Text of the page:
We all know the dangers of drinking sweet drinks such as sodas – they lead to tooth decay. But if you think that those highly acidic energy drinks are better, then think again.
Energy drinks have been promoted as products that increase energy levels and improve both mental as well as physical performance. Because of this, they have become the most popular dietary supplement among both teens and young adults.
However, more and more studies show that drinking energy drinks is as harmful to your health as any other sugary or caffeinated drink.
What Do Energy Drinks Do to Our Teeth?
According to studies, irreversible damage to our teeth is being done by energy drinks, especially among adolescents and young adults.
The high levels of acidity in these drinks lead to the erosion of the tooth enamel. Tooth enamel is the outermost layer of a tooth. It is hard – harder than any other substance in your body, including your bones, and it is the first and strongest layer of protection for the teeth.
Damage caused to your tooth enamel is permanent, and once the enamel is eroded, your teeth will become very sensitive, and prone to decay and cavities. The sensitivity of the teeth can make eating many types of food painful and uncomfortable.
More importantly, the roots of your teeth can become exposed when there is no enamel to protect the tooth, leading to serious gum and root canal infections. In worst case scenarios, you could end up losing your teeth.
How Do Energy Drinks Cause Damage to Our Teeth?
A scientific study was carried out to see how energy drinks impacted our teeth by Dr. Poonam Jain and her team at Southern Illinois University School of Dental Medicine in 2012.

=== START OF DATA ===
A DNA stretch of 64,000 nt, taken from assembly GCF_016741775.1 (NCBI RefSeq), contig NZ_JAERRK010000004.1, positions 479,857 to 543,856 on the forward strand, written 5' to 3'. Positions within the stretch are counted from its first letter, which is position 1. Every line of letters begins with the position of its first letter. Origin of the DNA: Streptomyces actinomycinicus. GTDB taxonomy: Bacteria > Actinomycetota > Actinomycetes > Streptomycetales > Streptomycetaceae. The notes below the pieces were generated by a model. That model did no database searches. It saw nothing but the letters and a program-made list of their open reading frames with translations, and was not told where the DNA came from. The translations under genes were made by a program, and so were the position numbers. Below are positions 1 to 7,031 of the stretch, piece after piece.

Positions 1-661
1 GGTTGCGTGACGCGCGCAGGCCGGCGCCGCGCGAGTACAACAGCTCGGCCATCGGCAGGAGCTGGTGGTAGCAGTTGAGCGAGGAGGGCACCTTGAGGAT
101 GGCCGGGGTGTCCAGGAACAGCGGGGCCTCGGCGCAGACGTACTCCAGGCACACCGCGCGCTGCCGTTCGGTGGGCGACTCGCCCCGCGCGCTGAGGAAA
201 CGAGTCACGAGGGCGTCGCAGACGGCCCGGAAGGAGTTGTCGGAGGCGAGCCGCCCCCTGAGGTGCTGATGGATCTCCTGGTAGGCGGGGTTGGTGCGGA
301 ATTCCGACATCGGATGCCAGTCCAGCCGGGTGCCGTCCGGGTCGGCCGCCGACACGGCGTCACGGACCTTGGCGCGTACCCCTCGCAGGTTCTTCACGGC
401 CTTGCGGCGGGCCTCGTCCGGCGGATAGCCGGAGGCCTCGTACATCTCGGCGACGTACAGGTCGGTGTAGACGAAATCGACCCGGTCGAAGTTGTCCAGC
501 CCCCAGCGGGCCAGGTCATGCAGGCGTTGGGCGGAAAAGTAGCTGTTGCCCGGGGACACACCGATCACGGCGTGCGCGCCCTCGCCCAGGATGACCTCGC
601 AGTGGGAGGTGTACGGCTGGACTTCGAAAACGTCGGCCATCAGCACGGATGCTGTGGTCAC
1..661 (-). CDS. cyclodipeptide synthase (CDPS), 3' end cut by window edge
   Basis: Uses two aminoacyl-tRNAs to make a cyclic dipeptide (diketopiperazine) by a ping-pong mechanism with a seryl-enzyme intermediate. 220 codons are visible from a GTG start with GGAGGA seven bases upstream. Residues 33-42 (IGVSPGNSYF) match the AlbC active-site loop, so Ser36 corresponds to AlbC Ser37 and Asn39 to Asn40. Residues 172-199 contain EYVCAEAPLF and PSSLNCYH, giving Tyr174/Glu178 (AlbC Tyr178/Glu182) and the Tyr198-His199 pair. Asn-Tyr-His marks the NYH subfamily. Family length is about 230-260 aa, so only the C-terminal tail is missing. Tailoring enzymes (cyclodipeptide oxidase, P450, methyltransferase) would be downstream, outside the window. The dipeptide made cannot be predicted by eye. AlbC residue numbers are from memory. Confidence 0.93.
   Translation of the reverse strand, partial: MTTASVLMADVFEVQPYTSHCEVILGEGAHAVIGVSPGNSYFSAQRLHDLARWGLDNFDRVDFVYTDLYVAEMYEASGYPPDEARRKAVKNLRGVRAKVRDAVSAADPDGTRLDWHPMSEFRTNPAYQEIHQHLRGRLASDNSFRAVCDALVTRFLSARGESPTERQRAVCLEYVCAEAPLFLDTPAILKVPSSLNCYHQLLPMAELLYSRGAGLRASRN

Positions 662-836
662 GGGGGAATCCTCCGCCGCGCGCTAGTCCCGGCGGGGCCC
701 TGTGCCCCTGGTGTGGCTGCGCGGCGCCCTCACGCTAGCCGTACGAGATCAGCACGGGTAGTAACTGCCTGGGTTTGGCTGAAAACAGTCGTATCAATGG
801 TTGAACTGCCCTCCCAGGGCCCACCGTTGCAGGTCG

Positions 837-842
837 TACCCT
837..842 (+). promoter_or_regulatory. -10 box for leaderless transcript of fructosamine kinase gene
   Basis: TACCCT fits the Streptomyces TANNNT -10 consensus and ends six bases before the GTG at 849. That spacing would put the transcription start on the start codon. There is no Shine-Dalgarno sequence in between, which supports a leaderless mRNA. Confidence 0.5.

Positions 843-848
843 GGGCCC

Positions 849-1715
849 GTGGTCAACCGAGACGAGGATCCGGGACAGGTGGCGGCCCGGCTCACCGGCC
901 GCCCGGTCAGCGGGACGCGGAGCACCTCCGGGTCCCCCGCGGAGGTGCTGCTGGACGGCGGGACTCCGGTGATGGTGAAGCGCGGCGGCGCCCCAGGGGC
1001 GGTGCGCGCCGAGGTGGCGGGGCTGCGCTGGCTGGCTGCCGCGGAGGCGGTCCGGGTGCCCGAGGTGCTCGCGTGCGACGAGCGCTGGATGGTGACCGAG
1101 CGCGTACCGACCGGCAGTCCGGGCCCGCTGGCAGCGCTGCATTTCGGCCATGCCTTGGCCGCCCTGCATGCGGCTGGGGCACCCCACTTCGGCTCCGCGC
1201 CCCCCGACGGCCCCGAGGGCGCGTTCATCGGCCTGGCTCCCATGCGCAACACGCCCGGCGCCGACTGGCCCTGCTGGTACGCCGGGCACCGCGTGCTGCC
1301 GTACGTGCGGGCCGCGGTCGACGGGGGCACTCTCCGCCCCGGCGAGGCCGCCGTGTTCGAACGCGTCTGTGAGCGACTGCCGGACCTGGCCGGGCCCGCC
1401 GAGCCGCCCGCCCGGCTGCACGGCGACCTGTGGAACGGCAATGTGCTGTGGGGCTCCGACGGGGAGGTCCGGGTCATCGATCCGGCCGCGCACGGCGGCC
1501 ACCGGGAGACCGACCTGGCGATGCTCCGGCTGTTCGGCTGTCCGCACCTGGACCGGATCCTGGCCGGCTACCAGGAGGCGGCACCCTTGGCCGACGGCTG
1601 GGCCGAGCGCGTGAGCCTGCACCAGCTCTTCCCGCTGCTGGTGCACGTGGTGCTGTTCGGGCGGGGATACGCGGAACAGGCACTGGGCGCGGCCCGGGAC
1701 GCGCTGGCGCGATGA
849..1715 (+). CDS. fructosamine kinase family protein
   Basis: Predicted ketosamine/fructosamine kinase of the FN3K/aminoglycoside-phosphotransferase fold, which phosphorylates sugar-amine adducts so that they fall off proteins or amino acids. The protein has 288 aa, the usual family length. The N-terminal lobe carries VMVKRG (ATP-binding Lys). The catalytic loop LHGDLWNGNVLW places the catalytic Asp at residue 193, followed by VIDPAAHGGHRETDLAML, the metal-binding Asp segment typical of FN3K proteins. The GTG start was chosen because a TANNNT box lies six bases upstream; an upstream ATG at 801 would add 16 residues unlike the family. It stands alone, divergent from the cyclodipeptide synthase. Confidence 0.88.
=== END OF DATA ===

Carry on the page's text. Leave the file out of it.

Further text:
In this study, the researchers investigated the impact of 22 different types of beverages on the teeth. 13 of these drinks were sports drinks, and 9 were energy drinks.
The first shocking discovery was that acidity levels were twice as high in energy drinks as compared to sports drinks. Dr. Jain stated that the higher the acidity of a drink was, the greater was the potential of tooth enamel.
The next stage of the study was to see how these drinks impacted tooth enamel. So, samples of human tooth enamel were immersed in each of these drinks for a period of 15 minutes at a time. Then, these samples were kept in artificial saliva for a period of 2 hours. This process was repeated 4 to 5 times a day to mimic the consumption patterns of most teenagers and young adults.
The results of the experiment were even more shocking. Within 5 days of exposure to these drinks, there were clear signs of damage to the tooth enamel. It was also found that the 9 energy drinks caused much more damage to the tooth enamel than the sports drinks did. However, all the 22 drinks had negative impacts on the enamel.
Energy drinks contain as much as 55 grams of sugar, which is equal to 14 teaspoons full of sugar, which is more than two times the recommended daily allowance. The sugar is converted to acid, which eats away at the tooth enamel.
Each time you take a sip of an energy drink, the acidity level of your mouth shoots up, and it takes the saliva at least 30 minutes to restore the alkalinity of your mouth.
Rise in Consumption of Energy Drinks in the US
The consumption of energy drinks in the US has increased substantially since this study was published in 2012. An increase in consumption has been noted among not just the teenage and young adult population, but also among the middle-aged population in the country.
According to the senior author of this study, Sara N Bleich, PhD from Harvard TH Chan School of Public Health’s Department of Health Policy and Management, this increase in consumption of energy drinks is a cause for alarm, due to the negative health effects of these drinks.
These drinks not only are a danger to our oral health, but to our overall health, so it is best to avoid them completely, or at the very least take steps to minimize their consumption.